Fire at the traps

From U.S. Coast Guard reports

At approximately 6:30 a.m., a skipper and sternman walked up to their 36-foot fiberglass-and-wood-hulled lobster boat, which was tied-up at its usual berth. The sun had been up for over an hour, and it was time to get to work. The men hopped aboard and, within a few minutes, the boat was underway and headed out of the harbor.

After clearing the harbor, the skipper set a course of 170 degrees, nearly due south, and bumped up the engine revs. The engine settled into a steady, familiar rhythm as the boat reached a cruising speed of 10 knots. This was a run that the skipper had made many times before. It was a pleasant but crisp mid-May morning, and the two men kicked back to enjoy the ride. Around 7:25 a.m. the skipper, as expected, had his traps in sight. He pulled back the throttle and allowed the boat to glide up to the first buoy. That’s when he and the sternman started to notice a smoky smell that was different from the diesel engine’s exhaust.

The skipper opened the door to the engine compartment and was met by thick black smoke and flames. The sternman rushed forward with an extinguisher at the ready. The skipper pulled the pin, moved into the compartment as far as he dared, and unloaded the contents of the extinguisher into the base of the fire. It was ineffective.

By 7:30, the smoke was getting heavier, and the fire had fully engulfed the engine room. Heat forced the skipper back out of the compartment, and he told the sternman it was time to abandon ship.
The skipper deployed their life raft; they donned their survival suits and abandoned the lobster boat. They skipper never got a chance to get a mayday call out over the radio, but had his cell phone and managed to contact a family member ashore, who relayed the position of the lobster boat and the situation to the local police.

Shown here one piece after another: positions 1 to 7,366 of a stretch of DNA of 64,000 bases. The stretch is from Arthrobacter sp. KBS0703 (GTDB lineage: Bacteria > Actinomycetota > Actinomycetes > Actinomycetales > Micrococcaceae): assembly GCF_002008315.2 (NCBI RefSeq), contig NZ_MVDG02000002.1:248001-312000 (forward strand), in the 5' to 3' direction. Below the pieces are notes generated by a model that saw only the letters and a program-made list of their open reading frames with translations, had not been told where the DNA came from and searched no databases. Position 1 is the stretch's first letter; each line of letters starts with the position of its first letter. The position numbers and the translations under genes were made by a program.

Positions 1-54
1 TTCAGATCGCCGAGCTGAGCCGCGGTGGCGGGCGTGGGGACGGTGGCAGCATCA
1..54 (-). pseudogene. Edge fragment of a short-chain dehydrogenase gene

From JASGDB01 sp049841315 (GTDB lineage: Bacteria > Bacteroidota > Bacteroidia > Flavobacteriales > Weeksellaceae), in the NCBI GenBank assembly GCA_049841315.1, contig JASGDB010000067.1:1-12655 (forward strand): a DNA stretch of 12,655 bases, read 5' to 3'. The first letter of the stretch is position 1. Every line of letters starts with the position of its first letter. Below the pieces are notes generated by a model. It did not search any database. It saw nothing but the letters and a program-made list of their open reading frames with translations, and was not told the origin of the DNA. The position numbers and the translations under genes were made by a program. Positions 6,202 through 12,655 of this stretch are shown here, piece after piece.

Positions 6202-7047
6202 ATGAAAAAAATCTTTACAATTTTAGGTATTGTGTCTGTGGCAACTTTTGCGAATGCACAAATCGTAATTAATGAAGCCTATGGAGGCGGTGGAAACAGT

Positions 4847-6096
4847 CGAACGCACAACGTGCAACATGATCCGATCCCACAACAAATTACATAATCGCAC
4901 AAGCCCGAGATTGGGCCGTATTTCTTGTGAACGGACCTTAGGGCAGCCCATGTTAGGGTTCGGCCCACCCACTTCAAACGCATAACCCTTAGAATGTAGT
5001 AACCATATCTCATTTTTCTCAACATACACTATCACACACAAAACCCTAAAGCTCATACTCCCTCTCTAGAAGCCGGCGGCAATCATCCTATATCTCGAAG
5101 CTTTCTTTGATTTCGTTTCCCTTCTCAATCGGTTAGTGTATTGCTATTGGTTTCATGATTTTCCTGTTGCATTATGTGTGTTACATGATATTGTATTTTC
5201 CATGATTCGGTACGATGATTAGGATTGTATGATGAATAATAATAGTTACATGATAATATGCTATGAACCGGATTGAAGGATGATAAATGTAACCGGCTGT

It was nearly 7:45 when the police conveyed the information to the nearest Coast Guard command center. The Coast Guard put out an urgent marine information broadcast and diverted a 47-foot motor life boat to the lobster boat’s position.

In the meantime, a passing research vessel changed course to investigate, taking the skipper and sternman abroad until the Coast Guard arrived. The skipper and sternman suffered no injuries, but the vessel burned to the waterline. The next day the skipper went out to look for his boat, but it could not be found. The vessel was presumed sunk and was not recovered.

Lessons learned

Both men were seasoned fishermen, with over 35 years of experience between them. It was common procedure to board the boat, turn the key, throw off the lines and just go, without doing any type of a walk-through of the vessel. The engine on the boat regularly leaked oil; the men had accepted that as normal and dealt with the leak by cleaning the oil up with rags from time to time. There were no written standards or procedures onboard and, although voluntary at the time of the incident, the vessel had not had a dockside Coast Guard examination for eight years prior to the incident.

Nothing is worse than a fire at sea. Good engine room housekeeping and equipment maintenance are essential to prevent fires on your fishing vessel. Don’t let experience and familiarity with day-to-day operations lead to complacency. Take a few minutes before getting underway to do a walk-through of your boat to check safety items, inspect for any hazardous conditions and correct any problems you find. Don’t switch over to automatic pilot; stay on top of your game and fish safe!

This article is based on U.S. Coast Guard reporting and is intended to bring safety issues to the attention of our readers. It is not intended to judge or reach conclusions regarding the ability or capacity of any person, living or dead, or any boat or piece of equipment.

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